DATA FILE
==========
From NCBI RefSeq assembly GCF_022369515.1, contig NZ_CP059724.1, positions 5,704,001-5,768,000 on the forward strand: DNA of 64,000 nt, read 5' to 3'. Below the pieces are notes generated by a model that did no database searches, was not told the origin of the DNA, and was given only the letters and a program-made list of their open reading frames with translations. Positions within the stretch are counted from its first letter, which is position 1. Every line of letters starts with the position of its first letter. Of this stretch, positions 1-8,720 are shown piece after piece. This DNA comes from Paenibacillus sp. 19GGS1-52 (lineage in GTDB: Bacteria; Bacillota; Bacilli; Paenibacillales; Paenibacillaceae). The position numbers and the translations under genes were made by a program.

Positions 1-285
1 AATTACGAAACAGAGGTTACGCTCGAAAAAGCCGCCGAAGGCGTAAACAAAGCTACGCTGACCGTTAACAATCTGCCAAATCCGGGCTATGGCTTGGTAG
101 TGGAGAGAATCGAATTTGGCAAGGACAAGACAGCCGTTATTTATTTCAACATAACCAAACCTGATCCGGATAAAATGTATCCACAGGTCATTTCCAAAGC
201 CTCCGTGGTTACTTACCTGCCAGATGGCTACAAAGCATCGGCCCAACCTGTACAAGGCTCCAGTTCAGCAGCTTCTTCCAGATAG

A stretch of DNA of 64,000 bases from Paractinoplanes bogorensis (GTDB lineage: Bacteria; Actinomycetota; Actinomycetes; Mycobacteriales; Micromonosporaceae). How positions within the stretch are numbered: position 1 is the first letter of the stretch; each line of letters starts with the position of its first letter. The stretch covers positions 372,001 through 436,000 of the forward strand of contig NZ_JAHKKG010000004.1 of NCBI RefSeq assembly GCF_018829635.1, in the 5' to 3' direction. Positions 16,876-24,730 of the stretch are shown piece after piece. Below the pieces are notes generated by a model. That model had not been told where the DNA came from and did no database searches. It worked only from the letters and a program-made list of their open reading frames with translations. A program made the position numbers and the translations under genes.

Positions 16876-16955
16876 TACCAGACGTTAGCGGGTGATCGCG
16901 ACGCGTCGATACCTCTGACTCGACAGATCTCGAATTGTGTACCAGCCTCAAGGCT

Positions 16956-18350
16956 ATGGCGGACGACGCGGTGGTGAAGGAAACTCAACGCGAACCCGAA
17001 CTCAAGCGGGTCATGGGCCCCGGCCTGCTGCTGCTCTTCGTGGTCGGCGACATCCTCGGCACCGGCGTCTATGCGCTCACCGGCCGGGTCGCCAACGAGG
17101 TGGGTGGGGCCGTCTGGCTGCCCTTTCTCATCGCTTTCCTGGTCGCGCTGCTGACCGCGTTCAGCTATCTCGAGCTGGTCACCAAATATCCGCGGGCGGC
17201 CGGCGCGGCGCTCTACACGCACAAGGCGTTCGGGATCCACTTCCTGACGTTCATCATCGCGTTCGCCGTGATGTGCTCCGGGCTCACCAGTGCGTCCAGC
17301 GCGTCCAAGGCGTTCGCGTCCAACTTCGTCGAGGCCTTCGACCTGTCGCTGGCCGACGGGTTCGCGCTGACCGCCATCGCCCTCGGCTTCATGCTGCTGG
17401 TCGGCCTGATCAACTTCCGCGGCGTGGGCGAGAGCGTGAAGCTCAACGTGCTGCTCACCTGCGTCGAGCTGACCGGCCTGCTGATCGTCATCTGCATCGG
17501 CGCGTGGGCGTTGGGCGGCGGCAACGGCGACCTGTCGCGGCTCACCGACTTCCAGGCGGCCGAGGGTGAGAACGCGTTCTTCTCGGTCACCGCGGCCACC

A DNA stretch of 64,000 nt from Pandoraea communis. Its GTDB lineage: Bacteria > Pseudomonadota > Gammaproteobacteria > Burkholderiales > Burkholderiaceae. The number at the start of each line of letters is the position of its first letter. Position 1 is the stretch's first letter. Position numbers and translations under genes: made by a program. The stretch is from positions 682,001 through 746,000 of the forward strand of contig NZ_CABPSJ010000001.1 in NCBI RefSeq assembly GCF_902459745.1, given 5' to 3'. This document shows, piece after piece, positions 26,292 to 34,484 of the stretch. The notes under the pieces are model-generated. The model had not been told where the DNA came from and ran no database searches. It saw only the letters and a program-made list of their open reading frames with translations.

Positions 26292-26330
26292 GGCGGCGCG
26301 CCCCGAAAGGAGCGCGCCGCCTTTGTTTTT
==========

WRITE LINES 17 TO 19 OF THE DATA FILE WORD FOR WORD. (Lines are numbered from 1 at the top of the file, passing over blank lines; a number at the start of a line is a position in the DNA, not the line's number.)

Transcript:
17501 CGCGTGGGCGTTGGGCGGCGGCAACGGCGACCTGTCGCGGCTCACCGACTTCCAGGCGGCCGAGGGTGAGAACGCGTTCTTCTCGGTCACCGCGGCCACC

A DNA stretch of 64,000 nt from Pandoraea communis. Its GTDB lineage: Bacteria > Pseudomonadota > Gammaproteobacteria > Burkholderiales > Burkholderiaceae. The number at the start of each line of letters is the position of its first letter. Position 1 is the stretch's first letter. Position numbers and translations under genes: made by a program. The stretch is from positions 682,001 through 746,000 of the forward strand of contig NZ_CABPSJ010000001.1 in NCBI RefSeq assembly GCF_902459745.1, given 5' to 3'. This document shows, piece after piece, positions 26,292 to 34,484 of the stretch. The notes under the pieces are model-generated. The model had not been told where the DNA came from and ran no database searches. It saw only the letters and a program-made list of their open reading frames with translations.

Positions 26292-26330